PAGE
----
Dramatic discount narrowing leads to bumper return for JPMorgan Global Growth & Income

Dramatic discount narrowing leads to bumper return for JPMorgan Global Growth & Income – JPMorgan Global Growth & Income reports that, for the year ended 30 June 2017, its NAV total return was 29.0%, which compares well with the 22.2% return posted by the MSCI AC World Index. in an analysis of the contribution of different elements to the fund’s return, Asset allocation is said to have cost them 0.1% while stock selection made them 7.2%. For shareholders, a dramatic re-rating of the fund gave them a return of 51.2%.

The fund adopted a revised distribution policy in July 2016 under which it intends to pay dividends totalling at least 4% of the NAV (as at the end of the preceding financial year). In relation to the year commencing 1st July 2017, they intend to pay dividends totalling 12.16p by way of four equal distributions. That is 24.1% up on the previous year.

The company is sticking with its passive currency hedging strategy (implemented in late 2008). This is a risk reduction measure, designed to eliminate most of the differences between the portfolio’s currency exposure and that of the benchmark. As a result the returns derived from, and the portfolio’s exposure to currencies may differ materially from that of the competition, who generally do not undertake such a strategy.

Jeroen Huysinga, the manager, had this to say about his portfolio: “During the 12 months to June 2017 your Company significantly outperformed the benchmark. Given the reversal in market leadership described above, the environment was constructive for our investment strategy which was pro-cyclically positioned with a bias towards higher beta (more volatile) stocks. Many of the investments that had previously detracted from performance rebounded strongly, notably our holdings in banks and basic industries. We held on to, or added to, a number of stocks that had previously lagged behind, convinced by compelling valuations underpinned by strong long-term insights from our experienced team of research analysts. Outokumpu, for example, a Finnish stainless steel company undergoing significant restructuring led by an impressive new management team, was overlooked by the market in previous years. Despite the shares rising 88% over the period, we still believe the comprehensive turnaround at Outokumpu is not yet properly reflected in the stock price. Our holdings in a number of US banks proved to be very rewarding, including Morgan Stanley and Bank of America which each saw their share prices gain more than 70%. Again, marking a reversal of trends in previous periods, our underweight position in utilities was also rewarded as these performed poorly.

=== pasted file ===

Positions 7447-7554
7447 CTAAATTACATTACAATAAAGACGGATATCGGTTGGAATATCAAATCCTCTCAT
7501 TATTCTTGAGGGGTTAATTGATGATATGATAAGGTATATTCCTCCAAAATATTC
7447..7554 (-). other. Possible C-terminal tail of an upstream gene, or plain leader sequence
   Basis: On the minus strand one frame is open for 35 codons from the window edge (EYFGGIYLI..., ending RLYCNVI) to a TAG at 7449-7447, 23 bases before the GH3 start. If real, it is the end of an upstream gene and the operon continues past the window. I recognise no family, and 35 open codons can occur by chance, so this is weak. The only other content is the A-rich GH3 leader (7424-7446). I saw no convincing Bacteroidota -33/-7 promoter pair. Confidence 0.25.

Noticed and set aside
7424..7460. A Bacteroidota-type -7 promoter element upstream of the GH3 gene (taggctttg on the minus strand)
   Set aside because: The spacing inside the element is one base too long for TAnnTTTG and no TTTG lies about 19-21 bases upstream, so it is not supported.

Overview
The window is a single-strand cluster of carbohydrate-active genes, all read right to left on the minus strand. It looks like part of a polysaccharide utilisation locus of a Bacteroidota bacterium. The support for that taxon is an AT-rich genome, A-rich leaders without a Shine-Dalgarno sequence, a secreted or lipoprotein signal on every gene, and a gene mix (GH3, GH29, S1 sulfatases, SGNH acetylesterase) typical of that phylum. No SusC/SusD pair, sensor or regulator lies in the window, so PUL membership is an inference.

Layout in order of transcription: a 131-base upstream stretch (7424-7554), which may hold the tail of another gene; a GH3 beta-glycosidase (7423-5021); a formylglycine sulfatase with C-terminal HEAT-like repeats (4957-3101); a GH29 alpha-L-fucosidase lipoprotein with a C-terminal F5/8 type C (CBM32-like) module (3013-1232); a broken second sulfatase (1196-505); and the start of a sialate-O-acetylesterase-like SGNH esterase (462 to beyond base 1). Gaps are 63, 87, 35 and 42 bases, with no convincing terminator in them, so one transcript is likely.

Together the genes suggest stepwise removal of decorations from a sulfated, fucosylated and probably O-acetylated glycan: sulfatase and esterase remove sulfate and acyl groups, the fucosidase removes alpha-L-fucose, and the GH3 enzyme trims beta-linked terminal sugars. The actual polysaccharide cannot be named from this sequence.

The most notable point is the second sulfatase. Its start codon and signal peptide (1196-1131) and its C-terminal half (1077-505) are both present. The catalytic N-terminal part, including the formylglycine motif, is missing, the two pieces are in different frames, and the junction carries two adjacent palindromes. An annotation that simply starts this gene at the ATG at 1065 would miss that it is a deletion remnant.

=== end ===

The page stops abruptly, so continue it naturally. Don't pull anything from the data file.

Other companies which contributed to performance included Suzuki, Royal Caribbean Cruises and UnitedHealth Group, the US healthcare insurance provider. Last year I commented on our addition of Suzuki to the portfolio given the auto company’s exposure to demand in India. We have recently sold the holding in the company which saw a nearly 100% return over the period. 

Our low exposure to technology detracted from performance and this was particularly the case in the first half of 2017. We were underweight the eponymous ‘FAANG’ stocks (Facebook, Amazon, Apple, Netflix, Google) – only owning Google. Clearly these are excellent businesses but, in aggregate, we consider them to be expensive, to be ‘crowded’ by a surge in investors and to represent a form of momentum investing which in our experience frequently leads to derating and disappointment.”

JPGI : Dramatic discount narrowing leads to bumper return for JPMorgan Global Growth & Income

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